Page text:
What Should Be My Baby’s First Food?

Many questions come to your mind at the mention of your baby’s first foods. But what do we mean when discussing this common topic among new parents? Breast milk, baby formula, or solid food.

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In the first months of life, breast milk or milk formula fully satisfies the baby’s nutritional needs, and the immature digestive tract of the infant better absorbs liquid food. As your baby grows, so does his or her need for proteins, fats, carbohydrates, and other essential trace elements, and you need to expand your little one’s diet.

So when we talk about your baby’s first food, we are most likely talking about complementary foods or first solid foods.

Starting Complementary Foods 

According to the latest recommendations of the pediatric community, additional food other than breast milk or formula should be introduced when the child is about 6 months, this process is called weaning

In certain situations, complementary foods can be started earlier but only after 17 full weeks of life!

Before starting solids, visit your pediatrician to ensure your baby is ready for the new food.

Signs that your baby is ready for solid foods:

  • The baby is holding his/her head up fully;
  • Sits up mostly without support;
  • Opens his/her mouth when a spoonful of food is brought to him/her;
  • Turns away from the spoon when not hungry;
  • The baby is able to close the mouth with the spoon in his mouth, hold food in his mouth, and then swallow rather than push it out or spit it out.

So, you’ve made sure your baby is ready to learn new tastes, and now you want to choose the right products that will benefit your baby the most.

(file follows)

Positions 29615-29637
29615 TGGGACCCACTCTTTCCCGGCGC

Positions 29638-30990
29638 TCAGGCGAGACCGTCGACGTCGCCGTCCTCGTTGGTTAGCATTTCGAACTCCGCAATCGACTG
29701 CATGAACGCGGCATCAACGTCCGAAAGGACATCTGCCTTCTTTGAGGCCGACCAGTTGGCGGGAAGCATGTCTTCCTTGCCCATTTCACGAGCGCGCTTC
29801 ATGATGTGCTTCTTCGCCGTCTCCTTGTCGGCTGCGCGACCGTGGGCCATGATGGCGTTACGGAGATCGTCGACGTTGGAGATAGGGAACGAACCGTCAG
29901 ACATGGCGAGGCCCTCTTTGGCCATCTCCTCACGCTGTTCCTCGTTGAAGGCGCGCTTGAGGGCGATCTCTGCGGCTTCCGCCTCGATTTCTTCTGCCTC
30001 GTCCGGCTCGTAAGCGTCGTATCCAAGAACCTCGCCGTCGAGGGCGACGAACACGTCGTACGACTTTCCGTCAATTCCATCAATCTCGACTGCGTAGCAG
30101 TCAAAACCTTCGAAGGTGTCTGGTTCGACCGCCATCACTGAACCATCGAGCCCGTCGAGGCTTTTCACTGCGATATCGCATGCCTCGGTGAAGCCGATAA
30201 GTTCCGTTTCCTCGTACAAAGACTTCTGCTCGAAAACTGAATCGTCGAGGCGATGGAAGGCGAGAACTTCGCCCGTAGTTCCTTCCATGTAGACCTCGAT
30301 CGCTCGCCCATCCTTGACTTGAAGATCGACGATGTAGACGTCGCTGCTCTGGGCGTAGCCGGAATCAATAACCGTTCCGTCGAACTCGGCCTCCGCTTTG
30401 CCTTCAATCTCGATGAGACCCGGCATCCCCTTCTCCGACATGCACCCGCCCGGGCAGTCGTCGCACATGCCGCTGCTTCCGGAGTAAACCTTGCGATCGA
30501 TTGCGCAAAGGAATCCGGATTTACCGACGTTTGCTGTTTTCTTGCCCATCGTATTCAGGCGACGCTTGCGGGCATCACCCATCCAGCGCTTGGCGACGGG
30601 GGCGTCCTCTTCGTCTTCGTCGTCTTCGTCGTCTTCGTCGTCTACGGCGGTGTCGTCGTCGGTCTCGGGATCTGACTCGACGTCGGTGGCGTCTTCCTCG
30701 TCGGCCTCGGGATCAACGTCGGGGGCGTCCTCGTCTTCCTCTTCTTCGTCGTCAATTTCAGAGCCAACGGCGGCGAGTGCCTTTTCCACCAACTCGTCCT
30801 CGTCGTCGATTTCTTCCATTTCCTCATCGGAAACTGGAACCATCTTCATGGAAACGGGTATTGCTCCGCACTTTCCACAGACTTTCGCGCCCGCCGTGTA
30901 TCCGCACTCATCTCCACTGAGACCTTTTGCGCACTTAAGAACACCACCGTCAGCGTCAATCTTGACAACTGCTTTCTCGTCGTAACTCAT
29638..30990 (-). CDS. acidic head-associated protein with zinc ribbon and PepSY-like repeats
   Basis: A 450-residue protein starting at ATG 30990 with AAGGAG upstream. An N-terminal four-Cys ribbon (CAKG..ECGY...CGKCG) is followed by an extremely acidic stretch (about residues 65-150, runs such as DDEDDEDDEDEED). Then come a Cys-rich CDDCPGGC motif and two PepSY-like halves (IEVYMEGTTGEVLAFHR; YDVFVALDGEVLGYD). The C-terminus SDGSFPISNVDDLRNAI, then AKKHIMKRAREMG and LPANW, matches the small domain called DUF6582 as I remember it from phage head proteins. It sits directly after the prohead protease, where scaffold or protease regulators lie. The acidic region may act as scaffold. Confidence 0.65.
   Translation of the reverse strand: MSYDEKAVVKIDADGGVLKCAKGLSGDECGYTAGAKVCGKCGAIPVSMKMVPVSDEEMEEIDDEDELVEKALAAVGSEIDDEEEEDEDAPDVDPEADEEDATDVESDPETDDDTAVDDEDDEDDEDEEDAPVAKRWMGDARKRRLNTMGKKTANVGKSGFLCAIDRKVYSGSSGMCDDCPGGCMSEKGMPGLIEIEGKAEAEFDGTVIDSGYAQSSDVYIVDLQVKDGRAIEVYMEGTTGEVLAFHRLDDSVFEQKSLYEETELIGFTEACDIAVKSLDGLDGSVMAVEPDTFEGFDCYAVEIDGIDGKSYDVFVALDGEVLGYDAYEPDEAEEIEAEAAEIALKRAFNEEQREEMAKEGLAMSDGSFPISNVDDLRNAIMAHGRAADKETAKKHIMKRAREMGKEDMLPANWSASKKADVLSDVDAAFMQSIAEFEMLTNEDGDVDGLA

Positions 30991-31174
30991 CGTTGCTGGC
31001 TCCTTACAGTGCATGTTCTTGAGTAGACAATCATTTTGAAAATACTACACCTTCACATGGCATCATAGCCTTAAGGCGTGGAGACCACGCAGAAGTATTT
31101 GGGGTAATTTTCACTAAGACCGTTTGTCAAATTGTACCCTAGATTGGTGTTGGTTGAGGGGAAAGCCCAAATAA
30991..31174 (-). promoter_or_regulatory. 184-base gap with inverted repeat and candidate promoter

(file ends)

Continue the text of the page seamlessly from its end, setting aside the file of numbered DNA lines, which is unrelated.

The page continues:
What food should be first introduced to the baby?

Pediatricians recommend starting first complementary feedings with gluten-free porridge or vegetable or fruit puree. The choice depends on how your child develops, his or her tendency to allergies, intestinal function, weight, etc. For example, if your baby is prone to constipation, you can introduce vegetable or fruit puree first, and if the stool is watery, it is better to start with porridge.

A sample list of products to be introduced:

  • Vegetables (zucchini, broccoli, cauliflower, pumpkin, carrots, and potatoes);
  • Gluten-free cereals (rice, corn), followed by gluten-free cereals: wheat and oatmeal;
  • Fruits of your choice, you can give fruits at any time, as a snack or with the main meal (for example, with cereals);
  • Meat (turkey, chicken, beef) with vegetable puree or porridge;
  • Fish (salmon, pomfret, sardine).

As a top-quality baby food vendor, Organics Best recommends starting the first foods with organic purees or cereals made only from fruits and vegetables grown in eco-friendly areas and do not contain flavors, preservatives, and GMOs.

Choose safe products that meet all the requirements for baby food production, and then the introduction of new foods will work perfectly! Remember to continue giving your child breast or formula milk alongside these new foods for at least a couple of months to ensure they are getting all the nutrients they need. Most babies will play with these new foods and spit them back out so don’t automatically replace their milk with food.

However, once your are ready to remove the milk you may find you have a surplus left over. If it is stored breast milk you can donate this to your local children’s hospital or milk bank, ask your midwife for details. If it is formula you can use sites such as sellformula to sell on your unwanted formula and make some money.

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